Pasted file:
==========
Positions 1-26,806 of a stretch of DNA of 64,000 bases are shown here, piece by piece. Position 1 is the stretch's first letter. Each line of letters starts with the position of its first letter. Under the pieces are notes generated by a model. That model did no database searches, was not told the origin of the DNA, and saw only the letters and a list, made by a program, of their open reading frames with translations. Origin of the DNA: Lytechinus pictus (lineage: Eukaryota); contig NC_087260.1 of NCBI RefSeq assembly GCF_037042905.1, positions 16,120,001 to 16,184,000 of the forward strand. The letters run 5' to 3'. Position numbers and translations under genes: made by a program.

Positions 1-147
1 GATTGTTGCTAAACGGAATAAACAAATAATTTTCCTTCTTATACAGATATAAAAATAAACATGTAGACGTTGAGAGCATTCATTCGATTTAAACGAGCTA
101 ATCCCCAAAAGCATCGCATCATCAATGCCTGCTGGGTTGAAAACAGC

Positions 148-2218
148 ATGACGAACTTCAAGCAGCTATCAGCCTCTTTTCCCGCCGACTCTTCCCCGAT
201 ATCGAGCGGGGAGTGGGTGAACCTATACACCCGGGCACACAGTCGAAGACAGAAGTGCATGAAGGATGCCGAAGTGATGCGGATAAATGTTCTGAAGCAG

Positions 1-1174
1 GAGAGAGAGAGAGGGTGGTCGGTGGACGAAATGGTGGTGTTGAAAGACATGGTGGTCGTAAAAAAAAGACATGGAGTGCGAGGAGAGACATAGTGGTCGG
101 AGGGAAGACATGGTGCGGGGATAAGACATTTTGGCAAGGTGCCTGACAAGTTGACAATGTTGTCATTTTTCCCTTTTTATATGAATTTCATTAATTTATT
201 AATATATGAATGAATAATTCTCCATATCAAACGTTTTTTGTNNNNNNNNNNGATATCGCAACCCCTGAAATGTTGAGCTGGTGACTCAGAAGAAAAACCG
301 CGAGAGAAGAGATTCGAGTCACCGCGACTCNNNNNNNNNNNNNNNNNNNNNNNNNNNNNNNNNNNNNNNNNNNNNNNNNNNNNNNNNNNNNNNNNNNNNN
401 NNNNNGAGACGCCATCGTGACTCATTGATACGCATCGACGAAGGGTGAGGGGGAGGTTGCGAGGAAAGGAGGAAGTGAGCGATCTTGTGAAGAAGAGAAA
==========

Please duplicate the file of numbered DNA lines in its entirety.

Positions 1-26,806 of a stretch of DNA of 64,000 bases are shown here, piece by piece. Position 1 is the stretch's first letter. Each line of letters starts with the position of its first letter. Under the pieces are notes generated by a model. That model did no database searches, was not told the origin of the DNA, and saw only the letters and a list, made by a program, of their open reading frames with translations. Origin of the DNA: Lytechinus pictus (lineage: Eukaryota); contig NC_087260.1 of NCBI RefSeq assembly GCF_037042905.1, positions 16,120,001 to 16,184,000 of the forward strand. The letters run 5' to 3'. Position numbers and translations under genes: made by a program.

Positions 1-147
1 GATTGTTGCTAAACGGAATAAACAAATAATTTTCCTTCTTATACAGATATAAAAATAAACATGTAGACGTTGAGAGCATTCATTCGATTTAAACGAGCTA
101 ATCCCCAAAAGCATCGCATCATCAATGCCTGCTGGGTTGAAAACAGC

Positions 148-2218
148 ATGACGAACTTCAAGCAGCTATCAGCCTCTTTTCCCGCCGACTCTTCCCCGAT
201 ATCGAGCGGGGAGTGGGTGAACCTATACACCCGGGCACACAGTCGAAGACAGAAGTGCATGAAGGATGCCGAAGTGATGCGGATAAATGTTCTGAAGCAG

Positions 1-1174
1 GAGAGAGAGAGAGGGTGGTCGGTGGACGAAATGGTGGTGTTGAAAGACATGGTGGTCGTAAAAAAAAGACATGGAGTGCGAGGAGAGACATAGTGGTCGG
101 AGGGAAGACATGGTGCGGGGATAAGACATTTTGGCAAGGTGCCTGACAAGTTGACAATGTTGTCATTTTTCCCTTTTTATATGAATTTCATTAATTTATT
201 AATATATGAATGAATAATTCTCCATATCAAACGTTTTTTGTNNNNNNNNNNGATATCGCAACCCCTGAAATGTTGAGCTGGTGACTCAGAAGAAAAACCG
301 CGAGAGAAGAGATTCGAGTCACCGCGACTCNNNNNNNNNNNNNNNNNNNNNNNNNNNNNNNNNNNNNNNNNNNNNNNNNNNNNNNNNNNNNNNNNNNNNN
401 NNNNNGAGACGCCATCGTGACTCATTGATACGCATCGACGAAGGGTGAGGGGGAGGTTGCGAGGAAAGGAGGAAGTGAGCGATCTTGTGAAGAAGAGAAA